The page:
Hong Kong. Asia’s New York. That “concrete jungle where dreams are made of,” as Alicia Keys would put it. But for now, forget the dream-chasing for a moment—and just eat! With Holy Week just around the corner, it’s just a credit card and a quick flight away. Here are some places fit for a real chow holiday in Hong Kong.
8 ½ Otto e Mezzo Bombana
Shop 202, Alexandra House, 18 Chater Road, Central, Hong Kong; tel. 852-25378859; Closed on Sundays
Regarded as the “best Italian chef in Asia,” Umberto Bombana, formerly executive chef of Toscana at the Ritz Carlton, was also recently voted the first-ever Chef of Chefs at the 2011 Miele Guide Awards. His creations are hearty yet exquisite, generous but not exaggerated. The restaurant is conveniently located just off Landmark, but do come a little dressed as the interiors demand a relaxed sense of class. But the food is not stiff at all. The Egg in Raviolo has black winter truffles covering a bowl of perfectly cooked eggs enveloped in ricotta cheese. The Burrata Cheese Ravioli contains a heaping of burrata. The servings are large enough to share and you are welcome to do so if you please. Best of all, if you love pig, the resto has gran reserva Iberico ham! Alternatively, if you would just like to sit down for a drink after some power shopping, it has a bar with signature cocktails where you can relax in style as well.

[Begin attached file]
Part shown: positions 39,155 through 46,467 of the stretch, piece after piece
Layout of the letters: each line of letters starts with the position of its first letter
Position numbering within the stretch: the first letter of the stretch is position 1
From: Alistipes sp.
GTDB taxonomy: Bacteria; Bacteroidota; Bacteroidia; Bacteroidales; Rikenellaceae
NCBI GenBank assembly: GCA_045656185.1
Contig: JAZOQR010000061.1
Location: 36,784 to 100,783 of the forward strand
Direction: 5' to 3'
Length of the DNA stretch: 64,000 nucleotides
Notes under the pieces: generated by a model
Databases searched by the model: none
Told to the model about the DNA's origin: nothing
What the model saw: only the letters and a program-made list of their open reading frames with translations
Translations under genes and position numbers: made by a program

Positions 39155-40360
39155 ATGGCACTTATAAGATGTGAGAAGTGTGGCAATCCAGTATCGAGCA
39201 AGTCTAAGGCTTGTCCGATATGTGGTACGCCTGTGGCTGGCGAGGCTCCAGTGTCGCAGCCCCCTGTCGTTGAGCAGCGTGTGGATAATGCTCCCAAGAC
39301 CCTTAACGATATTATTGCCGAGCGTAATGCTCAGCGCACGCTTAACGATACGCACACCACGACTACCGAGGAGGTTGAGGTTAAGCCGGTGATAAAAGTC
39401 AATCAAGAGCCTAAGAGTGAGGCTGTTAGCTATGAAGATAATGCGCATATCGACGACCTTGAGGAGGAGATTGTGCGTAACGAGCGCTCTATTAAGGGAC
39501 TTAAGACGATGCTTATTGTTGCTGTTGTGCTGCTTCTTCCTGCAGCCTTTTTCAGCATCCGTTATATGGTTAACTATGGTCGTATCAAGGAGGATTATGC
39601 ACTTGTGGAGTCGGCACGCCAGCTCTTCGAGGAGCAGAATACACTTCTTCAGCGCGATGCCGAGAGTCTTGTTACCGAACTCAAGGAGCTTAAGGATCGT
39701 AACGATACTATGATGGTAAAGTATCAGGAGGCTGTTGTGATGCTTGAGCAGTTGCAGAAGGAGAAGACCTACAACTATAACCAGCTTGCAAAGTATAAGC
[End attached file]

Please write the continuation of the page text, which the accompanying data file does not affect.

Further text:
Atelier de Joel Robuchon
Shop 315 & 401, The Landmark, Central, Hong Kong; for reservations, tel. 852-21669000
This hip joint is located within the halls of the mall (Landmark). So feel free to come in jeans, sit by the bar, chat with the servers and then get your dose of the killer food. For starters, have a custard of foie gras served in a shot glass. Then experience the signature burger topped with—what else—foie gras, or the quail filled with the same. The King Crab is also to die for.
Podium 6, Four Seasons Hotel Hong Kong, 8 Finance Street, Central; tel. 852-31968888, 852-31968860
Caprice, ensconced in the grandiose Four Seasons Hotel at Central, has chandeliers that are reminiscent of “Phantom of the Opera.” Art with needle-thread stitching fills a wall, and the commanding view of Victoria Harbour creates a first impression that lingers. The service is par excellence. As if trained in ballet, the servers miss no step. They are present and alert just as you raise your hand, have an apparent appreciation of the chef’s creations, and are able to share the contents of the menu thoroughly, knowledgeably, enthusiastically. The creations of Chef Vincent Thierry are the star. On a scale of 1 to 10, his creations rate an 11, most notably on how he makes the supporting characters on the plate shine as much as the lead. The shellfish bisque with langoustine ravioli, for instance—while the bisque and langoustine are excellent (a week later I can still taste it), the sweetbread also has its moment. The duck brings memories of—believe it or not—lechon, presented in a block of meat with a thin sliver of duck fat resting underneath crispy skin; but just as memorable is the side of gnocchi that accompanies it, enveloped in pork fat and with bits of bacon. Dessert is a beautiful “snowball tiramisu,” but inside is a sponge biscuit with crunch from what is described on the menu as arabica crumble. All this from a grand but open kitchen where you can see Master Thierry himself as he creates his art. Best of all, you can order bags of the signature salted caramel candy to go for pasalubong!
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